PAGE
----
Religion and Temperance in The Faerie Queene Book Two

May 16, 2019 by Essay Writer

The Faerie Queene Book Two, by Edmund Spenser, is a book entirely devoted to the concept of temperance and moderation. Espoused as a cardinal virtue in Plato’s Republic, and referred to similarly in several other influential works from across many cultures, temperance encompasses myriad traits or characteristics. It is perhaps best described as refraining from excess; resisting temptations and impulses which otherwise might overcome one’s control completely. That temperance is the main concern of Book Two is made clear by Spenser in the title of the work, being called The Legend of Sir Guyon OR Of Temperaunce. However, rather than simply being a story about a temperate knight, the nature of temperance itself is actually the subject of Book Two; specifically, whether or not it is possible to be continuously temperate. Book Two highlights the flaws in the concept of temperance, and this has wider ramifications when considering the social context, specifically regarding the Reformation and the perceived pitfalls of Catholicism over Protestantism (temperance arguably being considered unimportant in Protestantism, as Protestants believe in predestination). This essay will show, therefore, how Book Two of The Faerie Queene can be considered a religious commentary as well as an examination of the idea of temperance.

An important point to note, before looking at any particular stanza in detail, is that a word which continually recurs throughout Canto XII is “wanton”, and this word perfectly encapsulates the dichotomy of the Bower of Bliss and the nature of sin. It is a word which can mean many things, and indeed its meaning throughout this Canto changes depending on the context in which it is used. First, it is used in the line “nature had for wantonesse ensude” (2.12.59.3) , which depicts it as a negative thing, or at the very least something excessive. However, when referring to the images of the boys on the fountain, the word – used in the line “their wanton toyes” (2.12.60.8) – implies playfulness. In stanza 61, when describing the flowers in the fountain, the word is again used negatively: “Their fleecy flowres… seemd for wantones to weep” (2.12.61.9). Finally, in stanza 63, the word is used in perhaps its most multi-layered context yet: the maidens in the fountain are said to “wrestle wantonly” (2.12.63.8). This could simply mean that their wrestling was carefree; however, the recurrence of the word (which occurs thirteen times in this Canto) as well as Guyon’s response to their wrestling, intermingles the ideas of excessiveness, playfulness, and sexual hedonism. The rather disparate meanings of the word “wanton” imbue this Canto with an ambivalence regarding what, exactly, qualifies as sin, and highlights that evil doesn’t always look evil – something Guyon fails to notice, it seems, until the end of the book and his meeting with Acrasia.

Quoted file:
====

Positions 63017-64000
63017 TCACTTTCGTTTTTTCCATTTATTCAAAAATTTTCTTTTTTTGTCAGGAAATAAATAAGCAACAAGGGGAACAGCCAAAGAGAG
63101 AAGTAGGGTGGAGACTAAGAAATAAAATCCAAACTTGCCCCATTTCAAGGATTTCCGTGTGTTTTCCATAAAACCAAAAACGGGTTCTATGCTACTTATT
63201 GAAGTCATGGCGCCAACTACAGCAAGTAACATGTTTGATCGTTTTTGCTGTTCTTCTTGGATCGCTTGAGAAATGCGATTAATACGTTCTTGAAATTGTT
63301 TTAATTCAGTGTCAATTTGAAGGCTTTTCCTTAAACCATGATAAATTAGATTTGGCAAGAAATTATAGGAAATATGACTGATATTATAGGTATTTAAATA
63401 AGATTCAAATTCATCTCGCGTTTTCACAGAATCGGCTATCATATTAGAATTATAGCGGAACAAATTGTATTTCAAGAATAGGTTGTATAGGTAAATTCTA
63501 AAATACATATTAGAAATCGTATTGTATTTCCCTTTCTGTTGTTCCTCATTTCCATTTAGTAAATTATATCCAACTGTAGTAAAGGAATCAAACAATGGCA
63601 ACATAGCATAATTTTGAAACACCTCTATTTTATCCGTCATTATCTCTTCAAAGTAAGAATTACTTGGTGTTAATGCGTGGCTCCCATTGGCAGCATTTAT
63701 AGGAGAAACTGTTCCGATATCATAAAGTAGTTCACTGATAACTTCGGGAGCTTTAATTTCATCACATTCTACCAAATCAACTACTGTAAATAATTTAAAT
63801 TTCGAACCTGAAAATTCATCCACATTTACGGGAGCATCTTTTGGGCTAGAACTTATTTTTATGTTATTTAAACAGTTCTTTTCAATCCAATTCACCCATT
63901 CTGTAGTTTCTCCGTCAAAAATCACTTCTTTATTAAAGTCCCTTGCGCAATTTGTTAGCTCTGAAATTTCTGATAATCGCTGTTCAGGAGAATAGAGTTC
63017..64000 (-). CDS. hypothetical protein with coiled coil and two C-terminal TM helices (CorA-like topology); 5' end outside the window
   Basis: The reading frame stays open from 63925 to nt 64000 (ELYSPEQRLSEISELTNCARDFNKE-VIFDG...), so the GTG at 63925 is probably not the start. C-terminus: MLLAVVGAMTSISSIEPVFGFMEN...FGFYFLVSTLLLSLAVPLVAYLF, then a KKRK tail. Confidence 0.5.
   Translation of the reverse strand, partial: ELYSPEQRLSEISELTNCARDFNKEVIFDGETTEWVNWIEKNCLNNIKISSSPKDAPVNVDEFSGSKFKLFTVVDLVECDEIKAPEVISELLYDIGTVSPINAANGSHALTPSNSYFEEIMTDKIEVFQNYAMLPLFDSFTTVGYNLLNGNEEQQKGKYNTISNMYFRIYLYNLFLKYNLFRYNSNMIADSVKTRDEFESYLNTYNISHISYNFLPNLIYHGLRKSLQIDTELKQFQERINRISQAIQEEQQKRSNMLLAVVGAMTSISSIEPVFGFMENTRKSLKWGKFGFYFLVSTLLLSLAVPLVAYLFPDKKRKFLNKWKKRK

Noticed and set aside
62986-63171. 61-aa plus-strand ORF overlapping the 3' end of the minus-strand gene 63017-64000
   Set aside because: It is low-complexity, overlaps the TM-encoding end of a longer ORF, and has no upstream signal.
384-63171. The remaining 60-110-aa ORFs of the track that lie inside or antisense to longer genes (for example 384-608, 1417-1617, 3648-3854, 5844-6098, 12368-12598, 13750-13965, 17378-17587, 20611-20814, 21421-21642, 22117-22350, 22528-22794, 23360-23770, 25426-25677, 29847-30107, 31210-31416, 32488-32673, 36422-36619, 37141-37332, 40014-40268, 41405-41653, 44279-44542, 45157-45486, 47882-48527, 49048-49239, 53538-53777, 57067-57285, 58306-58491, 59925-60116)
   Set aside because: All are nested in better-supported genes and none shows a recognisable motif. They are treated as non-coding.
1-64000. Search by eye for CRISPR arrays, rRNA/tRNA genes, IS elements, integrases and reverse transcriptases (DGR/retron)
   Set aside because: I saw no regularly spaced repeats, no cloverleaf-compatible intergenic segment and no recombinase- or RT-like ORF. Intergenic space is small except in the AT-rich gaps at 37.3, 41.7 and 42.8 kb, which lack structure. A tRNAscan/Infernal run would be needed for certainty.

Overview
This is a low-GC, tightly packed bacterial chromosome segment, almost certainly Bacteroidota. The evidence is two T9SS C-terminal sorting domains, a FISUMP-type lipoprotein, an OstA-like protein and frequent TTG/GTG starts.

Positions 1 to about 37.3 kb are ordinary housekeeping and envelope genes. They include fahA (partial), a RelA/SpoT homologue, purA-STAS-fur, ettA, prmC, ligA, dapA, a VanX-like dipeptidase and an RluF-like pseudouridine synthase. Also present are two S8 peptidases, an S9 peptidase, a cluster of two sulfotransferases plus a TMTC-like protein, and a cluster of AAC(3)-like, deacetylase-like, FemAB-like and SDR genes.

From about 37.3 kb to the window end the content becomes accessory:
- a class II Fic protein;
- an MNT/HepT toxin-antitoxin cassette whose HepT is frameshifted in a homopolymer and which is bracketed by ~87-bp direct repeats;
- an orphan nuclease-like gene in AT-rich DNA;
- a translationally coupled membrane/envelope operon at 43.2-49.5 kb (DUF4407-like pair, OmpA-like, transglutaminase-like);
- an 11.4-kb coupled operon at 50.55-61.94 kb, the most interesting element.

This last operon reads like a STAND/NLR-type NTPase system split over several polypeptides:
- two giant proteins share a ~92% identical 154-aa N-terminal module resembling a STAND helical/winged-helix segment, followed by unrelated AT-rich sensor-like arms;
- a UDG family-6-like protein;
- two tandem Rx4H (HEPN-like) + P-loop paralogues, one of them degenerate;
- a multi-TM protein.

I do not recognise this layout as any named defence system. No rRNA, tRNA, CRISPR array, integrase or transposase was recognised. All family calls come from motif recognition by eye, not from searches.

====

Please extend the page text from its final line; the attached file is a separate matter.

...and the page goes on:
Though this is a running theme throughout the book, it is arguably most evident during Canto Twelve, in which Guyon finally reaches the Bower. In stanza 58 of Canto XII, the Bower is described for the first time: it is termed a “Paradise” (2.12.58.1), even to the “sober eye” (2.12.58.2) of Guyon. It is not even, in fact, described in particularly lascivious or maleficent terms; instead, it seems to be a place of beauty, in which nature seems to be the defining characteristic. Spenser mentions the “painted flowers” (2.12.58.5), “the hilles for breathing space” (2.12.58.6), and “the Christall running by” (2.12.58.7) – imagery which is unequivocally positive. Additionally, the pleasures spoken about in this stanza seem to be universal, as “none does others happinesse enuye” (2.12.58.4). The Bower does genuinely appear to be a paradise, and the final line of the stanza directly addresses this, saying “The art, which all that wrought, appeared in no place” (2.12.58.9). The dichotomy between what the Bower appears to be, and what it is according to Guyon’s view, is here laid out for the reader – he seems to expect brazen and wanton sin, and the obvious presence of magic or some supernatural source, but instead is presented with a glorious representation of nature. The comparison of the Bower (known to be a sinful place) with the majesty of nature, reproduced in all its glory, makes a statement about the connection between nature and sin, and arguably implies that what is considered sinful is also natural (created or predestined directly by God), a prominent Protestant argument – and a powerful argument against temperance as a permanent characteristic.